- The Washington Times - Wednesday, April 6, 2005

Passports would be required for travelers entering and re-entering the United States from Canada, Caribbean countries and Mexico, the State and Homeland Security departments announced yesterday.

The government’s proposal is part of a tightening of border security that would be phased in over the next three years.

“Our goal is to strengthen border security and expedite entry into the United States for U.S. citizens and legitimate foreign visitors,” said Randy Beardsworth, acting homeland security undersecretary for border and transportation security.

Americans re-entering the United States from Canada, the Caribbean, Bermuda, South and Central America, and Mexico would be required to have passports. Canadians, who can now enter the United States with just a driver’s license, and Mexican citizens also would be required to have passports or other accepted documents to cross the border.

The travel industry is worried that the proposed rules would make travel more expensive and deter Americans from leaving home, which would hurt an industry that is finally rebounding after the September 11 terrorist attacks.

“Our concern is about security and the freedom of travel being balanced,” said Paul Ruden, senior vice president for legal and industry affairs for the American Society of Travel Agents (ASTA).

“We want people to feel safe leaving the country and prevent erecting too many obstacles that people stay home or spend money on other gadgets,” he said.

U.S. passports, which are valid for 10 years, cost $97 for citizens who are 16 or older. It usually takes four to six weeks for passports to be issued. It costs an additional $60 to expedite the process.

The government’s travel initiative would be rolled out in phases — first affecting air and sea transportation and then land crossings.

By Dec. 31, travel to and from the Caribbean, Bermuda, and Central and South America would require a passport or accepted documents. Travel to and from Mexico and Canada would require the new documentation by the end of 2006. By Dec. 31, 2007, it would be needed at all air, sea and land crossings.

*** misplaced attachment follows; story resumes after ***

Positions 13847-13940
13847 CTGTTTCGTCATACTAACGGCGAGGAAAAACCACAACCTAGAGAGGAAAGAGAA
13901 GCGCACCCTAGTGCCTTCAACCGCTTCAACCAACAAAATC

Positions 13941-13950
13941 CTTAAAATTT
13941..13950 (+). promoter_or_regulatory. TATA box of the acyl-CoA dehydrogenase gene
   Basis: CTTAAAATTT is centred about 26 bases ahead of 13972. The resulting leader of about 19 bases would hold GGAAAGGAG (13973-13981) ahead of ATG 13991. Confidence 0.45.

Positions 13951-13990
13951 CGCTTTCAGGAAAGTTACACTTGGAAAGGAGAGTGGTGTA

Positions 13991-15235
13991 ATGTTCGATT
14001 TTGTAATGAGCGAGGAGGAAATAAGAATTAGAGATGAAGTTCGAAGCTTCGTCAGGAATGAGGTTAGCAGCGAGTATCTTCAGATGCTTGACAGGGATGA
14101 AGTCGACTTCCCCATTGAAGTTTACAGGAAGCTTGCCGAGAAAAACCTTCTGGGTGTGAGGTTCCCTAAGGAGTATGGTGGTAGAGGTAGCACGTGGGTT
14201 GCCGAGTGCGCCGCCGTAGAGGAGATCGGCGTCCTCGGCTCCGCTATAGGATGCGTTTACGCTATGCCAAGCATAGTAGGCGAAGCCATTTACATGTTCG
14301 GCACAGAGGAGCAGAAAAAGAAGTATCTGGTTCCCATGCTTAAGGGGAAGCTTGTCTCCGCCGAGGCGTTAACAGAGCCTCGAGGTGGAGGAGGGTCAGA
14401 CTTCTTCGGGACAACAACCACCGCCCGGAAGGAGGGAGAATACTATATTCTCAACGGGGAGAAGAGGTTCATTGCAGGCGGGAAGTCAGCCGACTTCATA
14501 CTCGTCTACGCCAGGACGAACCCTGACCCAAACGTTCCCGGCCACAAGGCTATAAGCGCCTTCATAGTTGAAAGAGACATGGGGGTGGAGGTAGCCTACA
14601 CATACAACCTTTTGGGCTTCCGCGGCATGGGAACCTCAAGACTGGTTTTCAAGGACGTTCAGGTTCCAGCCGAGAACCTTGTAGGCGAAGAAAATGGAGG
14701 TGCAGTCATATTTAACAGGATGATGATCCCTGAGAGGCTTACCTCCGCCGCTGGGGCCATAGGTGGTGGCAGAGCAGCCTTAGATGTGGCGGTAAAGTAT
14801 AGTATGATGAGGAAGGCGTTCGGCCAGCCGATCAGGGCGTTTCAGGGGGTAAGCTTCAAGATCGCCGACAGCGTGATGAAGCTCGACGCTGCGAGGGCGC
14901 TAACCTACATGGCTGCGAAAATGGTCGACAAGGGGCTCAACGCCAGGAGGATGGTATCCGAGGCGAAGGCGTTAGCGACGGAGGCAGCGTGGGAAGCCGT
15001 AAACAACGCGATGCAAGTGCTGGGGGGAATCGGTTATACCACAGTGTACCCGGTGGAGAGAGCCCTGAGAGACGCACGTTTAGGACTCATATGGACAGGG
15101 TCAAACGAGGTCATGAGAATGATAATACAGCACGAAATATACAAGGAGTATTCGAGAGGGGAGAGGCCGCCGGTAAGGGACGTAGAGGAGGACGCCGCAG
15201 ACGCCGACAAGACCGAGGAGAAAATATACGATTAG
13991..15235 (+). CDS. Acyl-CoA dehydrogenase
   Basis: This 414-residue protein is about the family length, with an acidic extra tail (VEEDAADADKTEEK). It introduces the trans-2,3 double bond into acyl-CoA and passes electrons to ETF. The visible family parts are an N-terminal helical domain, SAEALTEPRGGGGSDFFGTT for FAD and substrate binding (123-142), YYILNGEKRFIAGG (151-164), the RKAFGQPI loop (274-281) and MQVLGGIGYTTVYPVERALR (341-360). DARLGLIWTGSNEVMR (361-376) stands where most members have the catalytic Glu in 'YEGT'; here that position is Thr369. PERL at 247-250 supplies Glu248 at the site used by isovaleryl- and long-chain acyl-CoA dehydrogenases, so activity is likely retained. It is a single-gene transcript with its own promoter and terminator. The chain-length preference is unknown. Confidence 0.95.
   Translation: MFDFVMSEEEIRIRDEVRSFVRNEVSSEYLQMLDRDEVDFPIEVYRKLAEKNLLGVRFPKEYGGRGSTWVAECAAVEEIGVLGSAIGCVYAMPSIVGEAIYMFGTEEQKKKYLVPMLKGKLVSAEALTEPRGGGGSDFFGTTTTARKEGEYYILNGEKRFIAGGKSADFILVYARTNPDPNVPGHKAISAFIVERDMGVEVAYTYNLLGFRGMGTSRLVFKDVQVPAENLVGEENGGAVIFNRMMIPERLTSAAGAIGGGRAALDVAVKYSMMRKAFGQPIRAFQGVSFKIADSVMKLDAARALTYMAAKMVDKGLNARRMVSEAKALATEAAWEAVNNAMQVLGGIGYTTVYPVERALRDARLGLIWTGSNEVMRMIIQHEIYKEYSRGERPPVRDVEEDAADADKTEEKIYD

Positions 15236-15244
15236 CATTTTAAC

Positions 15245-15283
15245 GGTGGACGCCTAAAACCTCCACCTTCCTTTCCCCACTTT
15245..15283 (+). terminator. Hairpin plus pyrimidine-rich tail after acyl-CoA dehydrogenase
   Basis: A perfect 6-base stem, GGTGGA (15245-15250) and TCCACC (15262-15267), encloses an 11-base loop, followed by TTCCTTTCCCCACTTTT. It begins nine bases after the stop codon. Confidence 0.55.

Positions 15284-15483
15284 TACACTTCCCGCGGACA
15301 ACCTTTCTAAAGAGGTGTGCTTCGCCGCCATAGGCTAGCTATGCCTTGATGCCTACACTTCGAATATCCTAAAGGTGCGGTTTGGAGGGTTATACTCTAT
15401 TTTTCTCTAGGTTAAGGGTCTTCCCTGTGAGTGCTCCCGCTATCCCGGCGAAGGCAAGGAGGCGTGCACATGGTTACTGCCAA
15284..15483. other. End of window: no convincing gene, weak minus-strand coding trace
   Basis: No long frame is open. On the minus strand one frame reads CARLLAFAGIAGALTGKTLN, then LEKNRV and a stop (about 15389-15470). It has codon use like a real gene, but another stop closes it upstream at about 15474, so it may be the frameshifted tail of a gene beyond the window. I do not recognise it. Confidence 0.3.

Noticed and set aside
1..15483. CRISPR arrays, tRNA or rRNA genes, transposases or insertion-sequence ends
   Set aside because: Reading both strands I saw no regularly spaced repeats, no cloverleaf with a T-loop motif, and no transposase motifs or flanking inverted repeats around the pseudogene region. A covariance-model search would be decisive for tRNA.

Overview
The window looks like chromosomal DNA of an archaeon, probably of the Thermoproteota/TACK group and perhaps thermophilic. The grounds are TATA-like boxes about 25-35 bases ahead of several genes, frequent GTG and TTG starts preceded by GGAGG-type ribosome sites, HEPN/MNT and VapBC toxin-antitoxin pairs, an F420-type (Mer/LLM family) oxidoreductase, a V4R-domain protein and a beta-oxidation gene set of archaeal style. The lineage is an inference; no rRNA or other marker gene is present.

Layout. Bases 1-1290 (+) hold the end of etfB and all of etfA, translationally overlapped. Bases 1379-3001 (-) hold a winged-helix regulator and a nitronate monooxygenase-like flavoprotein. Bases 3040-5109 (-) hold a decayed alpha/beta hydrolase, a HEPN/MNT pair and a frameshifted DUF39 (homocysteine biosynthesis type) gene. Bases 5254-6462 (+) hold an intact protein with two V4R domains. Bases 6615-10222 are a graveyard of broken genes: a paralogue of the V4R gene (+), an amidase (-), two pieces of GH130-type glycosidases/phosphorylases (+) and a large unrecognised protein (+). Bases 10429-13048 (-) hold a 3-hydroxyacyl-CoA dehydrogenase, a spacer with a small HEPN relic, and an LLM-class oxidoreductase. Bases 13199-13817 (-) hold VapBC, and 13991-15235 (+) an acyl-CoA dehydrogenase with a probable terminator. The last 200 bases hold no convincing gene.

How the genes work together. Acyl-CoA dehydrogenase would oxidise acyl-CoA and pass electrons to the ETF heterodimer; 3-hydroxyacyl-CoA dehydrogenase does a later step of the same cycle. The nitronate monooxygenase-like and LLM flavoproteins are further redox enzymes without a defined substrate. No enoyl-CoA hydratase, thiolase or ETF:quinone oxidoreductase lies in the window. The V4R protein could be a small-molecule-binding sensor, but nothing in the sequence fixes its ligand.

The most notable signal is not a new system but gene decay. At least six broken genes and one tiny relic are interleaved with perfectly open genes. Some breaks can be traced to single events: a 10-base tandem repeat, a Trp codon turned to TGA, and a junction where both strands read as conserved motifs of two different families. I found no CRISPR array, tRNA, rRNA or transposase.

“The travel industry as a whole has generally supported passports to travel to and from the United States,” said Michael Crye, president of the International Council of Cruise Lines. “It’s good for security.”

But the timeline may be too aggressive, he said.

The rules may not be finalized until as late as October, giving little time for travelers to get the required document before the end of the year.

The government is requesting input and comments from the public. ASTA plans to file comments.

Many travel agencies already recommend that travelers buy passports even if they are traveling domestically.

“It’s a good thing to have,” said Monica Baker, owner of Monica Baker Travel Inc. in Columbia, Md. “It makes everything easier.”

Bermuda, for instance, prefers that U.S. visitors have passports. Traveling to and from the island currently requires proof of U.S. citizenship, like an original birth certificate and government-issued photo ID, such as a driver’s license.

“It’s not a bad thing,” said Stuart Carroll, owner of Carroll Travel in the District. “If the State Department can gear up to process the heightened demand, it won’t be a problem.”

Mr. Carroll said, however, that the proposed rules might deter people who plan trips at the last minute — an increasing trend.

If they get an itch for a quick getaway, their destinations may be limited unless they already own passports.

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